From the HBD Archive
From: Darryl Richman <darryl@ism780c.isc.com>
Subject: Re: Homebrew Digest #160 (May 26, 1989)
Date: 1989-05-26 14:32:11 GMT

From: florianb%tekred.cna.tek.com@RELAY.CS.NET
"Wouldn't you know my Mac would break down just as I needed it to
"defend myself...

Before I get back to the debate, I'd like to point out that I carefully
phrased my previous reply to indicate that I was expressing my opinion,
and trying to be polite about it. The very last thing I want to do in
this forum is flame. If my comments appear to be flames, I've obviously
failed at this, but it is still my intention not to flame, but discuss.
That's why I use phrases such as "I believe", and when you use them, I
also take it as opinion. From me, you need not defend yourself. It
is your ideas that I'd like to talk about.

"Darryl continues:
">Save for man made contaminants in the brewing water, it seems very
">unlikely that the water brings on hangovers. I think you were much
">closer to the mark in discussing fermenting practices; many have
">attributed hangovers to the content of higher alcohols and fusel oils,
">which often result from runaway fermenting temperatures.
"Maybe, and maybe not. The citizens of Stuttgart regarded their beer
"with greater favoritism than the more southern Bavarian brews
"(naturally), and they firmly believed that their beer was made with
"the finest ingredients and with the greatest care. None of this
"explains why I got such terrible hangovers from drinking relatively
"little of their local brews. However, even the residents of
"Stuttgart don't drink their water. I can see why--it tasted like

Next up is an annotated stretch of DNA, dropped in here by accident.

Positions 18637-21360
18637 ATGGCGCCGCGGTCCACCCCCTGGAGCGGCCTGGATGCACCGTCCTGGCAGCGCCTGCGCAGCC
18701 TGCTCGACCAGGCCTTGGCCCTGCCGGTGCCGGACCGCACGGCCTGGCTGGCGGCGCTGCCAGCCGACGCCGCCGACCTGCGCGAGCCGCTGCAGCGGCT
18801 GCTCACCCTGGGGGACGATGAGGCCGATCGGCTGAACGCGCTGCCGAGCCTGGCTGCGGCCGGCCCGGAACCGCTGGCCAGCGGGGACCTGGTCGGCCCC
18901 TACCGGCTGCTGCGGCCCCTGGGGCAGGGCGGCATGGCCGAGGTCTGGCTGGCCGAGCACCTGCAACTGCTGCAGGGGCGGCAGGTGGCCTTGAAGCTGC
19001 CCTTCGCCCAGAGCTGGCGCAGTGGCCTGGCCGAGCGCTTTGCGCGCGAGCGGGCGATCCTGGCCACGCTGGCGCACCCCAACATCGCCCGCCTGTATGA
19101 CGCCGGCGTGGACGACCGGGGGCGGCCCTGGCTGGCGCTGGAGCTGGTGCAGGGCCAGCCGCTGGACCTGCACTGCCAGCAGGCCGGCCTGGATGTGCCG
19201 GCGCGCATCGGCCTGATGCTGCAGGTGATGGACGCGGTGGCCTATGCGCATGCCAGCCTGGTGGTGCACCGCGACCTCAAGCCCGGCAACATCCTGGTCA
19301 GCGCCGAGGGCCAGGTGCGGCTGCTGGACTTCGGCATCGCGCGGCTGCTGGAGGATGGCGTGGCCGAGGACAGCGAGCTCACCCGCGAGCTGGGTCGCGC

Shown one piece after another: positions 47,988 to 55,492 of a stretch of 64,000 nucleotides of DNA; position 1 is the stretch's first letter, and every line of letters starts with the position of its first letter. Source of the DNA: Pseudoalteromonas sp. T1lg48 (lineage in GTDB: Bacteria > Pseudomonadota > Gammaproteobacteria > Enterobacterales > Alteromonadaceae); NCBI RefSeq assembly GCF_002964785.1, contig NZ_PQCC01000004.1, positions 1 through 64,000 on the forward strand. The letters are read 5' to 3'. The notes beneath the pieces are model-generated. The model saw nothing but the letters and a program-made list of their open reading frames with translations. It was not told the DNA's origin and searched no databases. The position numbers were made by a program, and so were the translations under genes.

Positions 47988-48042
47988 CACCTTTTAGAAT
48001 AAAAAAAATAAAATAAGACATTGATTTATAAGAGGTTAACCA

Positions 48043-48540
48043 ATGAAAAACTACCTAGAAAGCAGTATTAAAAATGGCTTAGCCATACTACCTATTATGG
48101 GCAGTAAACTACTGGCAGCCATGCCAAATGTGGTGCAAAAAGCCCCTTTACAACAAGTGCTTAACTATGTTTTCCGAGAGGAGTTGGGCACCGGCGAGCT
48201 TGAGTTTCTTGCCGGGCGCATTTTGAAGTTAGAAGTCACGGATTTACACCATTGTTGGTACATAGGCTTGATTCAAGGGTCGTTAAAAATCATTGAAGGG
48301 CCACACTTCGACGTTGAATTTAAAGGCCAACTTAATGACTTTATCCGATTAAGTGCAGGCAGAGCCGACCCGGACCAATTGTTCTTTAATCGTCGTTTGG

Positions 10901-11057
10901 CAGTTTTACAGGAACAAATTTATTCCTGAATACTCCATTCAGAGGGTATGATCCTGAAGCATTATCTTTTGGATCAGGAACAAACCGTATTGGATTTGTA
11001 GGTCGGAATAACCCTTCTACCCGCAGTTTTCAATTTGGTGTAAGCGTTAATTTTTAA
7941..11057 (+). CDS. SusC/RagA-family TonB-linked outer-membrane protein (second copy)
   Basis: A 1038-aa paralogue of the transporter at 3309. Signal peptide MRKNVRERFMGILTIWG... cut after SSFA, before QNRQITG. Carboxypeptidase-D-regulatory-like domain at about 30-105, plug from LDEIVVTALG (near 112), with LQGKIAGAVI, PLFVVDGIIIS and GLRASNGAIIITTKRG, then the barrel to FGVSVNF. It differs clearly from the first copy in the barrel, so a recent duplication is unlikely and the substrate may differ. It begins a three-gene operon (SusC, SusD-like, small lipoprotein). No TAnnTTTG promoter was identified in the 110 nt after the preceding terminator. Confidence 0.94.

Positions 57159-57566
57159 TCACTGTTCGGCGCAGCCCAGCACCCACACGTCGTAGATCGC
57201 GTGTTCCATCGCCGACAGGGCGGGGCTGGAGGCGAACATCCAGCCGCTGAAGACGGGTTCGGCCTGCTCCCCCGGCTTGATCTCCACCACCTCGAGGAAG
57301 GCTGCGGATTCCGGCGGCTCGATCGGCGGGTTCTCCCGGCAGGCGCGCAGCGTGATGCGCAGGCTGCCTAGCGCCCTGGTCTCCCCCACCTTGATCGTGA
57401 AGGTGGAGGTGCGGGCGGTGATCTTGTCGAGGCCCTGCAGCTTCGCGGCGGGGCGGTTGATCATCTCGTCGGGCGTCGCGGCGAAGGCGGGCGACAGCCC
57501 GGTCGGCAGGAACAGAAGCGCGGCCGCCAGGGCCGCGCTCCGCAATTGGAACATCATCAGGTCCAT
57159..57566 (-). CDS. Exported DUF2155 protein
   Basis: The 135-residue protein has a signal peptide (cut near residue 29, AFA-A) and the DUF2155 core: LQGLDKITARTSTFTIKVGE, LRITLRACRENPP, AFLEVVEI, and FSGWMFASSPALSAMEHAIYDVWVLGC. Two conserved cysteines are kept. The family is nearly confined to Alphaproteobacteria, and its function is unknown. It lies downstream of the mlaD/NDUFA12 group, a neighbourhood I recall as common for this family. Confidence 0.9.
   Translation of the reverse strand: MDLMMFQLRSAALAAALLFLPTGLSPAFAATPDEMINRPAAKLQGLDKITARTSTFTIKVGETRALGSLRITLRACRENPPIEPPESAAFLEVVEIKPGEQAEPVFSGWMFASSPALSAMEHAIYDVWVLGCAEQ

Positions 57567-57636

"&*#$. I proposed the water quality as a possible reason for the
"beer sickness. Sorry. I didn't know speculation was so dangerous.

Hmmm, I suffered no ill effects when indulging myself at Stuttgart's
Bad Canstatt Volksfest a few years ago, and I had my fill (perhaps
more ;-). Oh, how the Dinkelacker and Schwabenbrau did flow! Can't
say that I drank the water, though. Perhaps I just don't have anything
to be affected.

"I didn't say anything about Budweiser. If I made you laugh, OK. Look,
"I am a relative novice to brewing. There are a lot of things I don't
"know. But this I know. I brew excellent home beers. I drink a lot of
"them. I have never had even the slightest hint of a hangover from them.
"Some commercial beers make me feel awful the next day after relatively
"few consumed. My position on this is that it's either the water or
"the process. What else could it be?
"
"Sure, the US breweries can make consistent grog. I don't disagree with
"that. Who cares about consistency when you are brewing swill? I am
"going to stick to my guns on the question of bad beer in the US. I
"challenge anyone on this net or anywhere else to come up with a better
"explanation for the ill-health effects of US beer, which is outside
"of the hypothesis of poor water and/or temperature process which I have
"proposed. I've also thought of additives, preservatives, vitamin B
"in homebrew, etc., but I can find holes in all those hypotheses.

Perhaps there is something in beer itself that you are sensitive to, but
which is masked by the looser control we have over the process. Perhaps
there is a protein that the big boys leave free, because their beer is
so extensively filtered and fined, that is bound up by the tanins that
we just can't remove? You would be right that it is process related,
but it would be hard to pin down what does or does not affect it in the
process. It's definitely hard to say. My experiences tell me that
American premium lagers are fine beers, I just don't care much for the
style.

--Darryl Richman

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